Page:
"It's unfortunate, as Ms. Carr testified, the way we did this inspection," said Thomas. "[October 29] was a drug house day, and we added the inspection [of Monroe's] to the itinerary that day." Responding directly to paperwork produced by Abatsas, Thomas said, "It is common for us to issue such a letter to the owner . . . It is unfortunate it's on Drug House stationery."
"I would say that it's better if it's on Building and Housing stationery," replied the judge.
Abatsas is not the only club owner with a story about broken doors. During the last four and a half months of 1998, city inspectors visited every adult business on West 25th between Clark and Meyer avenues, resulting in the immediate but temporary closure of nearly all show bars. The clubs' owners all tell similar stories of ambushes and broken doors and difficulty in getting inspectors to sign off on repairs. Such attention from the city had business owners crying conspiracy during a recent neighborhood safety meeting sponsored by the Clark Metro Development Corporation, which is trying to redevelop the same strip of West 25th.
The meeting, held in a small dining room in the rectory of St. Michael Church, was one of several meetings demanded by residents who say they are tired of witnessing prostitution and public intoxication that they attribute to the adult businesses.
Facing a small wooden cross and standing next to a glass-encased carving of da Vinci's "Last Supper," Sam's Show Bar owner Nagi "Nick" Karim explained the virtues of topless clubs in the neighborhood.
"You guys are always hitting on the go-go bars," said a calm Karim, who just purchased the property on which the neighborhood Dairy Mart sits. "We are trying to make a difference in the neighborhood. If I'm investing in the city, and the city is hitting me with code violations, then I won't invest a dime."
In an earlier interview, Karim told Scene that he was ambushed by the city after he had agreed to allow the city's chief building inspector, Frank Koscho, to inspect his property for possible violations. On December 3, the day of the inspection, Karim says an army of people arrived, inspected the building, condemned it, and boarded up the doors.
"I was supposed to meet with Koscho; thirty guys later, I'm shut down," he said before referring all questions to his attorney. (Sam's Show Bar reopened earlier this month after making the necessary repairs.)
Don Ksiezyk, who owns West 25th Street's Peek-a-Boo Club and Harvard Avenue's Bug-a-Boo Club, also spoke at the meeting, but he declined to be interviewed because he has a lawsuit pending against the city. According to the federal lawsuit filed through an attorney on March 1, Koscho mailed a letter requesting to inspect both clubs. But according to the suit, Koscho never returned Ksiezyk's phone calls to arrange a time. Then, on Thursday, August 27, with search warrants the lawsuit claims were invalid, the city rammed open the door of the Bug-a-Boo Club and condemned and sealed the building. The task force then proceeded to the Peek-a-Boo Club and busted the doors and locks to gain entry. This location, however, was not condemned or boarded up.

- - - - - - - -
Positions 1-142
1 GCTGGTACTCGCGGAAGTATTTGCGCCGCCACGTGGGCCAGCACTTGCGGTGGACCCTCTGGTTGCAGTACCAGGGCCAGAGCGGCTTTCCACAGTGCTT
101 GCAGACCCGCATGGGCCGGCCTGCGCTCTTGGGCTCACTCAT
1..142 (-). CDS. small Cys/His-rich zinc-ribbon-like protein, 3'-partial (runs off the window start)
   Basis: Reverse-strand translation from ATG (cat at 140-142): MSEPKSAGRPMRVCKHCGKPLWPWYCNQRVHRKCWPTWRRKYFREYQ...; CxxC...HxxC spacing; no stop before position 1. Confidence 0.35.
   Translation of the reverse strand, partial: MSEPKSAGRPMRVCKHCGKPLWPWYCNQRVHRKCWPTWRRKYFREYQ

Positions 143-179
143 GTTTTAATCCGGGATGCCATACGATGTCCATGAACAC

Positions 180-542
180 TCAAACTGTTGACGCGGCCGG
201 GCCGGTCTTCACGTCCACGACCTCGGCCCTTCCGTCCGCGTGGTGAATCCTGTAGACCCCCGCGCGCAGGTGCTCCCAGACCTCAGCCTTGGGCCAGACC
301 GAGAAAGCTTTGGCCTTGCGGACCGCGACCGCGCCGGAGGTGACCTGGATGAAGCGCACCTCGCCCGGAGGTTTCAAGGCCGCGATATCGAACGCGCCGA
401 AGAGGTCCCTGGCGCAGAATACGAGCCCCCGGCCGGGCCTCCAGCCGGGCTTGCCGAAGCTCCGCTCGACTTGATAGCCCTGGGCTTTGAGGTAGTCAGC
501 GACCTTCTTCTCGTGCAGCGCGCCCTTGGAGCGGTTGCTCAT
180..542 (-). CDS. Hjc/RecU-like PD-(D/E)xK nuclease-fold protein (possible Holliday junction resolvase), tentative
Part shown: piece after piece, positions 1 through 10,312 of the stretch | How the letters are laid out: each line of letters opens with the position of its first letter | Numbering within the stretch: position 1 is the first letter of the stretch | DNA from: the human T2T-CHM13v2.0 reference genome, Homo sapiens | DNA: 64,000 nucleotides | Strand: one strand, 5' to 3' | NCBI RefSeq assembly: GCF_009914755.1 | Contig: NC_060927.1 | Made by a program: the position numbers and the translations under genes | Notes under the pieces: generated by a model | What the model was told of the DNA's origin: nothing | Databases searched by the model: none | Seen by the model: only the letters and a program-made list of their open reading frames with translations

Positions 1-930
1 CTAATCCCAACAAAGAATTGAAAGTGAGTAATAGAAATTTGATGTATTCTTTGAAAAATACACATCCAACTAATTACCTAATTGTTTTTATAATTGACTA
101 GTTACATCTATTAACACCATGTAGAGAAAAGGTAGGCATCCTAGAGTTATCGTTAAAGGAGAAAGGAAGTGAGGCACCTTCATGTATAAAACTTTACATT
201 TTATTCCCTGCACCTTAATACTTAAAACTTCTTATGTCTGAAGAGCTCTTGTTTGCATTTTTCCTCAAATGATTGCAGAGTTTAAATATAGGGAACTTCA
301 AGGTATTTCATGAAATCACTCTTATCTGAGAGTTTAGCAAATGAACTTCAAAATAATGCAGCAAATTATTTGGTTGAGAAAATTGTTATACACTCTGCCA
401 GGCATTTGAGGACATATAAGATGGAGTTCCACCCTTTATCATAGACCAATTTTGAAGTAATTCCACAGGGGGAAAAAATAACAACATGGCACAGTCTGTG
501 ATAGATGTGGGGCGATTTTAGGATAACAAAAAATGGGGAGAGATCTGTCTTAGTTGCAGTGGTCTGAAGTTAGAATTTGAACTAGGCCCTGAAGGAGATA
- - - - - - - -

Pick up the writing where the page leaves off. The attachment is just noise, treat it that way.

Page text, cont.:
Club owners' complaints were wasted, however, because the only city representative at the meeting was a community planner who promised to try to arrange a meeting for business owners with Building and Housing Commissioner Lisa Thomas.
Hudecek says it only appears that adult businesses along West 25th are being singled out, because of the high concentration of adult businesses in the area. She says the city has compiled a list of approximately forty adult businesses, each of which is subject to the same building inspection and zoning review by the Adult Business Task Force.
Still standing in the cold, Abatsas walks around his building pointing out the improvements he is making to his club and to the adjoining building. (Abatsas had knocked out a wall to expand the club into the adjoining building, which has since been replaced.) Abatsas says he plans to contribute to the redevelopment of the area by opening a dry cleaner and an inexpensive family-style diner within the next six months.
"It will cater to the neighborhood, and it won't be an overpriced Tremont restaurant. I won't make it no high-class restaurant."
Mark Naymik may be reached at email@example.com